Several controls are commonly used to establish that mRNAs are associated with polysomes in sucrose gradients.

First, absorbance tracings identify regions of sucrose gradients containing mRNAs that sediment faster than monosomes, polysomes, and slower than monosomes, free-mRNPs. The relationship between coding region length and polysome size in sucrose gradients provides another argument supporting the identification of polysomes translating specific mRNAs [4,5]. Additional file 1 describes methods for obtaining absorbance tracings and aligning tracings and fractions of sucrose gradients. The positions of polysomes in Nycodenz gradients are usually established by agarose gel electrophoresis of ethidium bromide stained ribosomal RNA [4,12,13].

Second, analysis of the distribution of control mRNAs that sediment with free-mRNPs and/or polysomes. The Prm1 and Prm2 mRNAs are often used for this purpose because the length of these mRNAs correlates with translational activity: Prm1 and Prm2 mRNAs in free-mRNPs have long, homogenous poly(A) tails, while the polysomal mRNAs have heterogeneous, shortened poly(A) tails [7,16]. The Ldhc mRNA, encoding the testis-specific isoform of lactate dehydrogenase, is another useful control mRNA, because four laboratories report that it exhibits high and essentially constant levels of polysomal mRNA in pachytene spermatocytes, round spermatids, and prepubertal and and adult testis in sucrose gradients [4,19-21].

Third, mRNAs that sediment with polysomes in Mg++-containing sucrose gradients shift to the mRNP fractions after disruption of the associations of the ribosomal subunits with each other and with mRNA by EDTA. Somewhat surprisingly EDTA-treatment does not shift all polysomal mRNA to the mRNP fractions; a minor fraction of some mRNA species sediment with small polysomes [5].

These methods usually seem to work well. In most cases, inferences of translational activity based on expression of various testicular proteins, the proportions of mRNAs sedimenting with polysomes and free-mRNPs in sucrose and Nycodenz gradients, and dissociation by EDTA are in complete agreement [1,4].

However, the identification of polysomal mRNAs is complicated by several recent reports of translationally repressed mRNAs that sediment with polysomes in sucrose gradients. These large, inactive mRNPs include "pseudopolysomes" induced by microRNAs in Drosophila cell-free translation systems [22,23], and a transgenic mRNA containing the Gfp 5'UTR, the Gfp coding region and the Smcp 3'UTR in 21 dpp mouse testis [4]. 55% of this transgenic Smcp-Gfp mRNA sediments with polysomes in sucrose gradients, despite the fact that GFP fluorescence is undetectable and 3% of the mRNA equilibrates with polysomes in Nycodenz gradients [4]. In addition, ~21% of the Ldhc mRNA appears to be in large, inactive mRNPs based on findings that 56% and 35% is polysomal in sucrose and Nycodenz gradients, respectively, in both 21 dpp and adult testis [4]. The frequency of inactive mRNAs that form polysome-sized mRNPs in sucrose gradients in spermatogenic and somatic cells is not known.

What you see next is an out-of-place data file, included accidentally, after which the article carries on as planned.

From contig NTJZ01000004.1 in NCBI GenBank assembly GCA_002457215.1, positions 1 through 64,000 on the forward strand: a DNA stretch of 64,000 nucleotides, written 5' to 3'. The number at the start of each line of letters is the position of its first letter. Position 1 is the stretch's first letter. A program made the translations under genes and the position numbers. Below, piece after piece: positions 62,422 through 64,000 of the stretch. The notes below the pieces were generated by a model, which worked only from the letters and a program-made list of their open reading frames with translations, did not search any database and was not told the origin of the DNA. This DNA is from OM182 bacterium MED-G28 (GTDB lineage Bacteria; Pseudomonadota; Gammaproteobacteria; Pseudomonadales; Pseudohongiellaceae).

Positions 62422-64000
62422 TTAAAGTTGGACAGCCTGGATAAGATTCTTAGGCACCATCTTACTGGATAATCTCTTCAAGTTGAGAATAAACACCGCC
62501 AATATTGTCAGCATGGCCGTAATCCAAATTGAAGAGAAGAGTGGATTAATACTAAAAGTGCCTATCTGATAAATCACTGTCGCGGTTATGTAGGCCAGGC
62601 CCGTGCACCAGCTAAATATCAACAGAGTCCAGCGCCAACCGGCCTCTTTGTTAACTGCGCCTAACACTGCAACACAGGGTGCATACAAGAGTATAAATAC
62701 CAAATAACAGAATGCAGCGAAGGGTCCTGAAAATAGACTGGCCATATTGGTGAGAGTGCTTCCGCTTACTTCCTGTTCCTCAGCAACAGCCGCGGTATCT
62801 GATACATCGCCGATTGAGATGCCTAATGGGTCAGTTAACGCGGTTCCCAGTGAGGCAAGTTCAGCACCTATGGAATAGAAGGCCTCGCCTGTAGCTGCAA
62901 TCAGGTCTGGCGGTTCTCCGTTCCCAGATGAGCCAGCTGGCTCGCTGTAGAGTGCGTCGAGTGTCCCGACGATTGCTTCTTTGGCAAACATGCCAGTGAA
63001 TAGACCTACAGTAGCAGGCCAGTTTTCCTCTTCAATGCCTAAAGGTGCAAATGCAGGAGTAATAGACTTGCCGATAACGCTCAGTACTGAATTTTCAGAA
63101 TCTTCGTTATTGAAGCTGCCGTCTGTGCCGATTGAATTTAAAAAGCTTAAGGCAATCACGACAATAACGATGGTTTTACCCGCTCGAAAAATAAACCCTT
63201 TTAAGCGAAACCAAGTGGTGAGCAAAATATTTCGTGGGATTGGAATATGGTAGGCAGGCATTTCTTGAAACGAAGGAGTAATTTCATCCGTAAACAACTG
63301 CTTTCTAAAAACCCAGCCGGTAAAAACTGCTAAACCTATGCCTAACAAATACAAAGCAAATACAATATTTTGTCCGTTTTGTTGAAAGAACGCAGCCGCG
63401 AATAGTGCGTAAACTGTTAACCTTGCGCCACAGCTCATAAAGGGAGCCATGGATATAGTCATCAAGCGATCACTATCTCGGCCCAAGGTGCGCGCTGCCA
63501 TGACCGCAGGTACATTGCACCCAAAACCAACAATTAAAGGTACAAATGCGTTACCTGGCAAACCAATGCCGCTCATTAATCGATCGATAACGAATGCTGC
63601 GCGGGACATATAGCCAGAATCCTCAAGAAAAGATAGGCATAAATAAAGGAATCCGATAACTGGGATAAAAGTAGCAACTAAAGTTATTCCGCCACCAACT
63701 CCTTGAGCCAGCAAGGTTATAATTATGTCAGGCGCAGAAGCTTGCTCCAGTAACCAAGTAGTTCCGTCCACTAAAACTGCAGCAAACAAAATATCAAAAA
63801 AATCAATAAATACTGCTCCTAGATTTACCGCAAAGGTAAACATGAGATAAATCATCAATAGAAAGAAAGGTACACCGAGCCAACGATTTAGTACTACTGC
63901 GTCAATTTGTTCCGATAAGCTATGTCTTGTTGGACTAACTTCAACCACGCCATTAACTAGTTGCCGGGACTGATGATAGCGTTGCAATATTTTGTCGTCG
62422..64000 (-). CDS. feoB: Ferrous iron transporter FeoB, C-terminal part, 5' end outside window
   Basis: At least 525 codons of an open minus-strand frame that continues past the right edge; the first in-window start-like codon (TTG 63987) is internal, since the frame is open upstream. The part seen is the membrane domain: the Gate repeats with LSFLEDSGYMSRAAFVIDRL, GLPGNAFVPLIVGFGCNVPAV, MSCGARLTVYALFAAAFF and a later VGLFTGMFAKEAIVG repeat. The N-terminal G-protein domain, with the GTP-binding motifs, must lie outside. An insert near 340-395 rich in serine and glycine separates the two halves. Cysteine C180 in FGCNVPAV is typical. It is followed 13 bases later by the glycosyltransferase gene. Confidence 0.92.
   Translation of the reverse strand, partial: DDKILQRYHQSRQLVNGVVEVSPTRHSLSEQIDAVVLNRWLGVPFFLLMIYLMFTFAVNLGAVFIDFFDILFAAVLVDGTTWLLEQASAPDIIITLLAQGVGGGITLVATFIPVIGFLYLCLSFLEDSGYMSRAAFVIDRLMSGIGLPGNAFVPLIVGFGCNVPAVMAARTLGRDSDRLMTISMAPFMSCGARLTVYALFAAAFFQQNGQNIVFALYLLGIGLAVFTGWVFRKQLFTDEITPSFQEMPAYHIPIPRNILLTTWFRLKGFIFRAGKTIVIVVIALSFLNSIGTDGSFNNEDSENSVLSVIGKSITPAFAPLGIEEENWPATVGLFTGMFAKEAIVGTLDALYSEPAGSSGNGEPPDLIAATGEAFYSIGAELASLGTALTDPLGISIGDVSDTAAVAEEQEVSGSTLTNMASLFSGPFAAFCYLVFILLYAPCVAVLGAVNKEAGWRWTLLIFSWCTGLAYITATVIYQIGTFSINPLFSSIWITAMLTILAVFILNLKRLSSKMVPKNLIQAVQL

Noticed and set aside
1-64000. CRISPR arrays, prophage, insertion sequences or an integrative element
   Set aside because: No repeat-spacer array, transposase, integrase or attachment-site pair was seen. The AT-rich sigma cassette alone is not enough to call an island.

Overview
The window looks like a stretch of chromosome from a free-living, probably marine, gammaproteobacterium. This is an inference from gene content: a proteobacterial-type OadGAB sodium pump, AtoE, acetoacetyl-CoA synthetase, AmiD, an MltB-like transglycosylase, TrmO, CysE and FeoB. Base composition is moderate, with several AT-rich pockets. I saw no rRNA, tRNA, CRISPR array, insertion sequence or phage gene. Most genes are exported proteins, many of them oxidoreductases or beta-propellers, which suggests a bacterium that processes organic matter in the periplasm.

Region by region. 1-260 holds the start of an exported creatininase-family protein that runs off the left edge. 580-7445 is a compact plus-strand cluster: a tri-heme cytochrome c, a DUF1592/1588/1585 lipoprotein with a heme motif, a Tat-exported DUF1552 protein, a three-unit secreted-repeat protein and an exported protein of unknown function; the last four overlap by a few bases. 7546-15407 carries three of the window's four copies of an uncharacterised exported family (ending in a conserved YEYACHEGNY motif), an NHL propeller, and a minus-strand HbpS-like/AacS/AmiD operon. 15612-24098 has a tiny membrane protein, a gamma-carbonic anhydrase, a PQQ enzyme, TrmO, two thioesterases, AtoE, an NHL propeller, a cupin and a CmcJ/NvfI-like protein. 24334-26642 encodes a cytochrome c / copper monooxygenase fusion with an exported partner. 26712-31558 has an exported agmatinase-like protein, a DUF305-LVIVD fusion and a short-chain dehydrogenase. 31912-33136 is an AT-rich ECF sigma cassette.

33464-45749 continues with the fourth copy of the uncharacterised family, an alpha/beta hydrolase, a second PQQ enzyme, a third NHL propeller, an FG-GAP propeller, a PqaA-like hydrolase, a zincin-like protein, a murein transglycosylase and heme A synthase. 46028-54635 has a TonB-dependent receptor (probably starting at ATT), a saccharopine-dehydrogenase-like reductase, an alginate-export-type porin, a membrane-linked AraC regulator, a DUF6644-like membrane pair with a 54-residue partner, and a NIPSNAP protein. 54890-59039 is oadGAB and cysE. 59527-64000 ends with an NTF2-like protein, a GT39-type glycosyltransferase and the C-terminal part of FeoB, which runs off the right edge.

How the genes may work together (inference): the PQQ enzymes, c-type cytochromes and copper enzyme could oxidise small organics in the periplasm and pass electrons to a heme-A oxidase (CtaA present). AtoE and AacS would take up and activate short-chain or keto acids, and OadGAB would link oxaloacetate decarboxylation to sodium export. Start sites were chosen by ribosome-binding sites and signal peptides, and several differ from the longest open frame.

Unfortunately, there are no simple tests that reliably distinguish between large inactive complexes and bona fide polysomes in sucrose gradients. The large, inactive complexes mentioned above are dissociated by EDTA [4,5,22], thus invalidating the most common control. In theory, inhibitors of protein synthesis that dissociate polysomes, such as pactamycin and puromycin, should be more specific than EDTA, but these inhibitors partially dissociate polysomes in somatic cells and spermatids ([24], Cataldo and Kleene, unpublished). It would take careful quantitative analysis of multiple gradients to make a convincing statistical argument that polysomes have been dissociated. The observation that 55% and 3% of the transgenic Smcp-Gfp mRNA mentioned above sediment with polysomes in sucrose and Nycodenz gradients, respectively, suggests that Nycodenz gradients may be a more reliable control than dissociation with EDTA to establish that a mRNA is associated with polysomes [4]. However, Wang et al. [23] report that pseudopolysomes contain large numbers of small ribosomal subunits without large subunits, and are therefore expected to equilibrate with polysomes in Nycodenz gradients. Immunoprecipitation of polysomes containing RPL22-HA should produce unambiguous results [16], but would require several generations of mouse breeding to replace the natural RPL22 gene with the homozygous RPL22-HA gene before transgenic mRNAs could be analyzed.

The Prm1 mRNA is the most commonly used control mRNA to establish the positions of free-mRNPs and polysomes in sucrose gradients. This mRNA has potential problems because its coding region is one of the smallest in mammalian cells, 153 nt. For example, an experiment in which polysomal Prm1 mRNA sediments near the bottom of a sucrose gradient is one in which large polysomes have pelleted. Thus, failure to analyze the mRNA in the pellet could lead to the erroneous conclusion that a large mRNA is translationally inactive. We know of no evidence that the common practice of placing a 60% sucrose pad on the bottom of sucrose gradients effectively prevents large polysomes from pelleting.